Abdul Rahman Al-Rashid
Published — Tuesday 13 November 2012
Last update 13 November 2012 3:51 pm
Perhaps Assad will fall from his chair and the opposition will still be occupied by its differences over council leadership and chairs. Then the rebels would have taken the leadership to another realm. Or maybe the opposition abroad becomes fragmented into various categories and the liberated land ends up divided.
After the meeting in Oman, the Doha meeting partly covered up the cracks in the dam, but the large councils remain competing against each other. Time is running out for Syria and the risks are growing.
Riyadh Saif, a respected opposition member, presented a new political scheme that is up to the appropriate level. It sets out a clear framework of where should the opposition head toward, despite their hosts and adverse external pressures. But there is no value to the initiative without real concessions from all parties to work within the framework of one. They will represent a united entity that is a viable alternative political system.
Earlier, the Free National Council had the prime position in the opposition leadership abroad. However, this failed to accommodate multi-Syrian forces, which represent different sects. It became a semi-closed private club that had gatherings and other councils meetings until the Syrians in Istanbul awakened.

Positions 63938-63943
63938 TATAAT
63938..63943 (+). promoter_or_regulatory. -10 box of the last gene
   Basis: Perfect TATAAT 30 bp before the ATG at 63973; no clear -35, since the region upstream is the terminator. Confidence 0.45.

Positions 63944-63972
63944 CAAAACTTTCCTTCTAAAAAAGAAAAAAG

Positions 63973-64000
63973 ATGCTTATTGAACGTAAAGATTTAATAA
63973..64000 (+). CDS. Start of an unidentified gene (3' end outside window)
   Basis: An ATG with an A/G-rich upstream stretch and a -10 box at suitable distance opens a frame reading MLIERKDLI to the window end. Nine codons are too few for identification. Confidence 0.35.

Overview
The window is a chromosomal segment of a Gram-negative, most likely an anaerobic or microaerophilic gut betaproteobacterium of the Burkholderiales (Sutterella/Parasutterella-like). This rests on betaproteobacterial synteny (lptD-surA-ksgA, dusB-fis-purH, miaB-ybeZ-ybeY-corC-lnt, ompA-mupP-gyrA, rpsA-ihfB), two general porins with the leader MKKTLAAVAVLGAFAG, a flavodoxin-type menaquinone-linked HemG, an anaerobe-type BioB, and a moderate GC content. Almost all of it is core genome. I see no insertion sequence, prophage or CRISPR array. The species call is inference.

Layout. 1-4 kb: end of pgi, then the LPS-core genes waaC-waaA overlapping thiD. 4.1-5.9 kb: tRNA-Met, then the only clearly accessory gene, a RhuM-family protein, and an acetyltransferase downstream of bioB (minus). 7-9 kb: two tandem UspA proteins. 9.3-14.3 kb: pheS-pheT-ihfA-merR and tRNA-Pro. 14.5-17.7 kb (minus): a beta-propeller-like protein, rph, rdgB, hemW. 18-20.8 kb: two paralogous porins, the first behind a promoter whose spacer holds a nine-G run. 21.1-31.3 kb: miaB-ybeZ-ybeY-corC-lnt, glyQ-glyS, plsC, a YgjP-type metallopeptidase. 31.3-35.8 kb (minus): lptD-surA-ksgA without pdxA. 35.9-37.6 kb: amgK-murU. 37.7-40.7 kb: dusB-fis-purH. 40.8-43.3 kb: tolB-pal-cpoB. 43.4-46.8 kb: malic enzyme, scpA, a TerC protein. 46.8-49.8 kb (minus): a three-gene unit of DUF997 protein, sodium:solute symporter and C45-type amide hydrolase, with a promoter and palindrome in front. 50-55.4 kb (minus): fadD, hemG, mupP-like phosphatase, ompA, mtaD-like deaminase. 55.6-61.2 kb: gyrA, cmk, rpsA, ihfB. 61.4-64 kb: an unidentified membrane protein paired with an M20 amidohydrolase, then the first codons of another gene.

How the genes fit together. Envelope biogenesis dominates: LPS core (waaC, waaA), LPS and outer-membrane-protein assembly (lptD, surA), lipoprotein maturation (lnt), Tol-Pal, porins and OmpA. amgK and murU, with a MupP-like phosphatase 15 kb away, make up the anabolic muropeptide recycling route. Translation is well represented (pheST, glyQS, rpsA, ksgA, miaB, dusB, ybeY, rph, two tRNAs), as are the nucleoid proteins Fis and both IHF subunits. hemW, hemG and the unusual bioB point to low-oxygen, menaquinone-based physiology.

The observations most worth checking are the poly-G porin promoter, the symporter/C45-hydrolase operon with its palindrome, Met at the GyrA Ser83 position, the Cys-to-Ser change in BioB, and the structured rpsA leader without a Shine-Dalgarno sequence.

From the perspective of a distant observer, the days ahead will shape the future of Syria — and should they all agree, there would be a unified Syria. However, if differences remain, Syria would be divided, the revolution would fail, and possibly turn into a civil war. Do those who sit in air-conditioned rooms realize the grave consequences of this equation for the future of their country because of them?
It is not credible to be blame key regional countries, as well as Western countries, when the opposition itself is stalling and refuses to sacrifice their interests in support of its people. Therefore, the general framework put forward by Riyadh Saif and Riyadh Hijaab remains the best option for all parties concerned if they accept the plan.
And as long as we are trying to understand the symptoms of the failure of the Syrian opposition, remember the history of the Iraqi opposition, which failed to topple Saddam’s regime between 1993 and 2003. Although they closed in on him, smashed most of the capacity of his forces, the application of the no-fly zone for two-thirds of Iraqi skies, and the success of the Kurds in the establishment of a liberated zone in the north, Saddam remained standing, while the opposition were arguing in hotel rooms, and blamed the West, skeptical and accusatory. So why did they not topple the butcher of Baghdad? They want others to do their job.
Of course, if the 9/11 incidents did not occur, perhaps Saddam would still be ruling Iraq today.
We cannot equate Iraq back then to the events in Syria today, but we can see common denominators between opponents: The blaming of others, preferring to narrow their interests, which are not necessarily personal, but nevertheless favoring factional interests over the interests of their country, which sits on the edge of the abyss.